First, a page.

Australia's Next Top Model Cycle Six took the final four lucky girls on a quick trip to Japan, where they got to experience two photo shoots and Japanese fashion. The episode, "Lost in Translation", also featured them participating in a televised mini fashion show.
The four girls were each paired with a different expert in different subculture fashions of Japan as part of a segment on Tokyo-Kawaii TV, a program "led by girls, and made for girls."
Amanda was representing Gal Fashion with Yunkoro, aka Yuka Kohara, a popular Gyaru model.
"Gyaru is a Japanese transliteration of the English word gal. The name originated from a 1970s brand of jeans called "gals", with the advertising slogan: "I can't live without men", and was applied to fashion- and peer-conscious girls in their teens and early twenties. Its usage peaked in the 1980s and has gradually declined. The term gradually drifted to apply to a younger group, whose seeming lack of interest in work or marriage gained the word a "childish" image. It is now used almost interchangeably with kogyaru." - Wiki
There are many variations of Gal Fashion, but basic of the style include big, curly hair, generally a lighter shade, eyelashes, black eyeliner, circle lenses, lots of leg, crazy deco nails and and overall very girly feel to the look.
Jessica underwent a quick lesson in School Girl Fashion.
Girls will generally hang out with their friends after school without changing out of their uniforms and eventually, those uniforms became a fashion statement. Kogal, which is a version of Gyaru styling, "is a fashion that involves wearing an outfit based on a Japanese school uniform, but with a shortened skirt, loose socks, and often dyed hair and a scarf as well. The phenomenon was prominent in the 1990s, but has since declined. The word "kogal" is anglicized from kogyaru, a contraction of kôkôsei gyaru (high school gal)." (Wiki) It goes to show that different style intersect with each other a lot in Japanese fashion.
Kelsey was introduced to the world of Lolita Fashion by Misako Aoki, Japan's Lolita "Kawaii Ambassador". She got to explore BABY, the Stars Shine Bright.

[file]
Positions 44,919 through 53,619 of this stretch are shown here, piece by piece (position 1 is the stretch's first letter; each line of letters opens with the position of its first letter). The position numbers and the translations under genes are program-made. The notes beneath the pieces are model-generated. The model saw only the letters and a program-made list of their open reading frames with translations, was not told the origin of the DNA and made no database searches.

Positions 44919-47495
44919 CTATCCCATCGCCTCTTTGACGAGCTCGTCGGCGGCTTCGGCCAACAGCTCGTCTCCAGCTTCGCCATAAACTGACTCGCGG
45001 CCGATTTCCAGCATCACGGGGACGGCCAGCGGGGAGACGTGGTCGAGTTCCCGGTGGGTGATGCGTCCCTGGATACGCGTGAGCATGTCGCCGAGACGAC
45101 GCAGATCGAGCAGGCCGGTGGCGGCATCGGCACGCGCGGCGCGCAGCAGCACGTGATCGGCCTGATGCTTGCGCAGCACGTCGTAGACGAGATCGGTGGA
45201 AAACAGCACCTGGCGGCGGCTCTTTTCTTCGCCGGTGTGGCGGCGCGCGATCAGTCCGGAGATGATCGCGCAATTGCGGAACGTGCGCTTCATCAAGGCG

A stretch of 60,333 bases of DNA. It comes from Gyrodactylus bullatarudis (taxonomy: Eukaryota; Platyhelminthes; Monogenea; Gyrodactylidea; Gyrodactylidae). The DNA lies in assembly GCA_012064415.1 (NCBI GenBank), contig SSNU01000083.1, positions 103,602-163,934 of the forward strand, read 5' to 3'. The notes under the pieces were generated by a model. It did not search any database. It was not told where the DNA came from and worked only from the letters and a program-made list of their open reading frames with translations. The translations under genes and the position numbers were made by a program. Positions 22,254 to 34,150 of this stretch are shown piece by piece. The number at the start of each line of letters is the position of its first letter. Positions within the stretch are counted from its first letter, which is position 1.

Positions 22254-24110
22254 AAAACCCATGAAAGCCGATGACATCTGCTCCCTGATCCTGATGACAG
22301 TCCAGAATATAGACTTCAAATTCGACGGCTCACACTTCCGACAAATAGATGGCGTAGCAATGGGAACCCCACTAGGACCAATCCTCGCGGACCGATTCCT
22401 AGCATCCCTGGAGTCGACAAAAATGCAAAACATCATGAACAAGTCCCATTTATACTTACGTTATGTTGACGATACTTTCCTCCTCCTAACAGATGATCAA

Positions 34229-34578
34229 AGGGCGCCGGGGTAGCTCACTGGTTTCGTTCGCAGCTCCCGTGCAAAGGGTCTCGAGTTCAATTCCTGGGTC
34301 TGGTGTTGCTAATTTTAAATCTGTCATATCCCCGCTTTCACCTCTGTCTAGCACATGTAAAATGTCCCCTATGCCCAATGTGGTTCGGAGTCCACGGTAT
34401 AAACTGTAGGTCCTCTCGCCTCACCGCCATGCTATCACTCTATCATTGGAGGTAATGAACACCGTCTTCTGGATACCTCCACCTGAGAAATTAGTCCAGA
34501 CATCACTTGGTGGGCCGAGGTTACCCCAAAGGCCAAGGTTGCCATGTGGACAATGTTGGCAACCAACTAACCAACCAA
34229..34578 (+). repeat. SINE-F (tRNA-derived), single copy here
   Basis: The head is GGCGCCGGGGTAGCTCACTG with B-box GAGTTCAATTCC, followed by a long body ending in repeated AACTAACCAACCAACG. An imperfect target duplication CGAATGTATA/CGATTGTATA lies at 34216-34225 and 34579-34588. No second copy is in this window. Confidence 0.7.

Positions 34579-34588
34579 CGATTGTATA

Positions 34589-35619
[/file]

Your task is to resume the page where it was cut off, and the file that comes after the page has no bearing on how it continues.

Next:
Sophie was thrust head first into Fairy Kei Fashion with the energetic host of the episode, Yu Kimura, who just so happens to be Japan's Harajuku "Kawaii Ambassador."
Fairy Kei is heavily inspired by the pastel colors and characters of the 80's. Tutus, pom poms, bows, over sized sweaters in soft colors dominate the scene and set it in a slightly different territory than the boldly colored decora fans. Fairy Kei has often been coupled with Lolita fashion to create a fun, child-like sweet dolly look.
The Kawaii Ambassadors are officially with the Ministry of Foreign Affairs of Japan. Not a joke folks! This is serious business here. While it might seem odd, Japan's cute factor is one of the huge draws for youth to the country, so their Kawaii Ambassadors are a nice distraction from the other affairs of the state.
The contestants ridiculed the styles, but that was to be expected considering how outside of the norm their styles are for those in Japan, let alone tall Australian girls who are trying to be models on a reality television show.
Plus, they were asked to do odd things like this:
Upon seeing something like that, the strange factor definitely goes up. (Thanks goes to soweatherish for allowing me to use this screenshot)
It appears that along with all the tears shed by the Japanese fashion guides, the Australian participants might have understood how big a deal fashion and the expression of oneself through said fashion is for them. Either that or little Japanese girls suddenly bursting into tears causes tall Australian girls follow suit.
I always find it interesting to see how people view and react to something I find perfectly normal. Snide comments and looks of disapproval come with the territory for anyone who wears clothing in a non mainstream/trendy manner, but those comments can never get the best of me, nor should they affect you. Almost all of those negative comments come from those not interested in the styles whatsoever or have no experience with them, speaking out from behind of what appears to be a veil of ignorance for looking different. So, to all of you reading this who face criticism based on your fashion preferences, those around you accept you for who you are, including your personal expression through clothing. Don't let passerbys who have no impact on your life make you doubt your creative self expression. Stand tall and stand proud, even if you may look back at photos of yourself in the future and wonder what you were thinking. :]
All pictures (except the screenshot) are thanks to Australia's Next Top Model